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We are living in a culture of collective trauma. It’s not something most of us want to discuss over coffee, in fact, we’d really rather avoid any unpleasant conversation about trauma in general. Yet, here we are, trying to heal and get centered in a time that feels as if “the center cannot hold.” (W.B Yeats)

What does it feel like to live in a culture of collective trauma? It feels like we may have lost access to a loving, hopeful or joyful self, the very center of our being. It seems the evidence around us points only to the tragic loss of safety or sanity. And that is the core issue, that we are trying to gain a sense of peace, sanity and stability from outside of ourselves, trying to construct a center from things that simply cannot hold.

When fear and trauma become dominant states, we begin grasping for solutions. Where we may have once lived in a world that seemed to provide a measure of stability, we find that our usual framework may have lost its ability to sustain us anymore. Though it may seem easier to reach outside of ourselves for solutions, the key to healing the wounds of collective trauma is to go within, but that is easier said than done.

Trauma affects us in many different ways, but one of the main coping mechanisms that can hinder our healing is hypervigilance. It is a state of being constantly on watch, born from the expectation that something horrible is about to happen. In hypervigilance, one constantly feels the need to control and manage one’s environment. Most of us experience it as anxiety, some as anger, but it is also there in addictions to media devices and the constant news feeds of the ongoing tragedies of the world. Our hypervigilance gets confirmed over and over again by our news feeds through the evidence of terrible events unfolding all over the world. Add to that the violence occurring in one’s own life or community and a hypervigilant state then becomes justified. We are caught in an unending loop of needing to monitor and control an environment that seems to be spinning out of control. We can easily become trapped in hypervigilance and this can keep us from taking the healing journey within. Hypervigilance can also keep us in a state of fatigue and exhaustion. Because it’s exhausting to constantly be on watch.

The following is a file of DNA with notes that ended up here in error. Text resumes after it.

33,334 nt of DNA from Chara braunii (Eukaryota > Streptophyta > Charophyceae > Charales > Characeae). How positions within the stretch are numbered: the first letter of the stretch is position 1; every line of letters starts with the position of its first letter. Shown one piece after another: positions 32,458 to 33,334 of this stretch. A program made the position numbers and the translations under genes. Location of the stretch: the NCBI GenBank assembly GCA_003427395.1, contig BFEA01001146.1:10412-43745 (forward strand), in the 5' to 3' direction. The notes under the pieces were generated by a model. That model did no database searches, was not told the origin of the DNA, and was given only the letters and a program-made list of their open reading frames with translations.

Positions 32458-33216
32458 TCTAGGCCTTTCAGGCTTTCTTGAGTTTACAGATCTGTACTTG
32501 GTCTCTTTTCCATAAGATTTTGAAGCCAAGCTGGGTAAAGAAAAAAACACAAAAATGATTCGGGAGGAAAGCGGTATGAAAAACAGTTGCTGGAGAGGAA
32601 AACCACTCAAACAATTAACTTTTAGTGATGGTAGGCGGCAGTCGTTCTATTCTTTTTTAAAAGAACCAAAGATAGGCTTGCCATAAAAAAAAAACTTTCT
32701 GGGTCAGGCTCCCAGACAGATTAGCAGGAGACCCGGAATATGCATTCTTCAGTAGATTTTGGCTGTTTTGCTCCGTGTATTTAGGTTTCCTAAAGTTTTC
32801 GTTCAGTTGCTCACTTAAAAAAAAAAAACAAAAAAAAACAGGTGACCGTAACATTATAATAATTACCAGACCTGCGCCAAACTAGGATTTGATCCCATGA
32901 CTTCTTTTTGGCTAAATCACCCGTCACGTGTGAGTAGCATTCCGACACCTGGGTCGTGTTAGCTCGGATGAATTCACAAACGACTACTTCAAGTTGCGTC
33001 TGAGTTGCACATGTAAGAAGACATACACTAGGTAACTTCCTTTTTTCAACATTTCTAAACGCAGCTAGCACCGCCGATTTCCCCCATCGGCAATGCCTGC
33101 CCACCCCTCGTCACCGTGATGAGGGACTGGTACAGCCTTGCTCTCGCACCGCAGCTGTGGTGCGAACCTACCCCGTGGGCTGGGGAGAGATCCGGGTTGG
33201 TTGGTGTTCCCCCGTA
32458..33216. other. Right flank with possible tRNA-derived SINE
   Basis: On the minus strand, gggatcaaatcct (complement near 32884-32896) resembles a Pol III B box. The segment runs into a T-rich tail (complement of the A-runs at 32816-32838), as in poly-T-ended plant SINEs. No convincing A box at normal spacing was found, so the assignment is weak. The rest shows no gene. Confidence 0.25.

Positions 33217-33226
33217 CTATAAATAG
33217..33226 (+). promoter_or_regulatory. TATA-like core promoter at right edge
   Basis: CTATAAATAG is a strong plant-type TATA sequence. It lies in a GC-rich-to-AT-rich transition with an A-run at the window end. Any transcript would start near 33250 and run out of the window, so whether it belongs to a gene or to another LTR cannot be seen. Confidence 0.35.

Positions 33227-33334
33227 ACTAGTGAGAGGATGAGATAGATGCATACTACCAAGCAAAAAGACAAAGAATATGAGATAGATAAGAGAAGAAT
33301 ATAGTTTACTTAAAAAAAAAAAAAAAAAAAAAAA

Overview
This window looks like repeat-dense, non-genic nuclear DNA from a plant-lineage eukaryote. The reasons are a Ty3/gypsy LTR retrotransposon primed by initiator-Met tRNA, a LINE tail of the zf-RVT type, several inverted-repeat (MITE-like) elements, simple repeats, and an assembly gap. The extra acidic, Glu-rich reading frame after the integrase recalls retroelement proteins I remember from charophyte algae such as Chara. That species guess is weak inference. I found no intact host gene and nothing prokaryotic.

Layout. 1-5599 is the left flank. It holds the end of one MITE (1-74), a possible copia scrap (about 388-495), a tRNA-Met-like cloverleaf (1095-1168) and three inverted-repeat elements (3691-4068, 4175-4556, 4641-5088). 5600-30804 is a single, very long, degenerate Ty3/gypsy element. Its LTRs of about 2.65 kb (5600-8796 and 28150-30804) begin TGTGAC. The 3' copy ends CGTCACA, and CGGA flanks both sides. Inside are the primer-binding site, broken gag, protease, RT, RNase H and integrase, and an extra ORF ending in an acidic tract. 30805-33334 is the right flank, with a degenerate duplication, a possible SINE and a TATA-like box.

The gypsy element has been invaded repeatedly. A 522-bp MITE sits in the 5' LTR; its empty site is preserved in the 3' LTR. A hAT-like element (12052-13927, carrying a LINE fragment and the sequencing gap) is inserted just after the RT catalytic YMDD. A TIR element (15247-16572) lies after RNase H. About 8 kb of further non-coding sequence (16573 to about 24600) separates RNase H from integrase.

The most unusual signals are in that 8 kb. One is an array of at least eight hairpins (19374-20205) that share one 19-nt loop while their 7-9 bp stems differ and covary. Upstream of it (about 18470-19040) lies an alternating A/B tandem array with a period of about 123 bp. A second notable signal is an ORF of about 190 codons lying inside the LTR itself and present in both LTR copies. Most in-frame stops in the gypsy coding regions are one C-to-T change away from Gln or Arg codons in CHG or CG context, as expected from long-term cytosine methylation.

Collective trauma also generates the feeling that the world, events and our lives are moving very fast and it is difficult to slow down. Media seems to play a prominent role in maintaining a hypervigilant state, though it can also provide opportunities for healing. Media or any medium for collective experience can also become tools for healing the wounds left by trauma.

What we all too often fail to experience in our culture is any true acknowledgment and would be healing from the deep psychological wounds of trauma. But how do we even approach these wounds that seem to overwhelm us at every turn? The pain seems so much greater than the solution. In addition, the places that once seemed to keep peace and order are disappearing due to lack of interest. Churches are closing at an alarming rate, massive expanses of wilderness are being co-opted for natural resource development, the places that once brought peace seem to be bordering on extinction.

When Jesus, the great healer, walked among us, he shared the radical notion that the kingdom of God, the place where the healing happens, is within. Whether you think of it as a kingdom or a realm or a dimension, it’s the same thing, he told us that we must go within if we are to discover our authentic soul life awaiting us, that part of us that is eternal, indestructible, connected to God, connected to love. Some have gone so far as to say that in our time, even the soul is at risk. I suppose Jesus said this, too, in a way when he warned, “do not fear those who can kill the body but cannot kill the soul, rather fear the one who can kill both the body and the soul…” (Matthew 10:28)

Jesus left the Christ (Holy) Spirit on earth as a guide, comforter and intercessor to the God within. If we continue to seek out what is hidden in our hearts, the image of God within us all, we will begin to catch some initial glimpses of the possibility of healing. But we cannot do it alone, we need others to walk with us.

Stabilizing Community

We need communities that provide stability for people to experience moving from a trauma driven way of functioning in the world, to a love infused way of being. The Women Arise Collective seeks to be such a place. We are helping women (and men) to heal by bringing awareness to the deep pain of trauma and violence against women and providing opportunities for women to gather and share stories, resources and warmth. To risk healing requires nurture from others. 

Just as collective trauma is contagious, so is collective healing. Our journey inward to sit with pain, to bring it before the Divine Light and risk loving love into being is the pathway to overcoming fear in our ourselves and in our world. We must learn to seek out the trauma in ourselves and allow God to heal us if we are to try and help others or set out to make the world a better place. 

We are due for a collective healing and it begins in each of our hearts, each day. Claim some territory in your heart today for healing, slow down, breathe, meditate on the heart. As you do, ask God to be present and feel the wounds of fear letting go. Keep coming back to the prayer of the heart and to the community of prayer, the heart among hearts of love will surely find the way to God. 

Rev. Sherry Cothran
Author/Singer-Songwriter/Pastor

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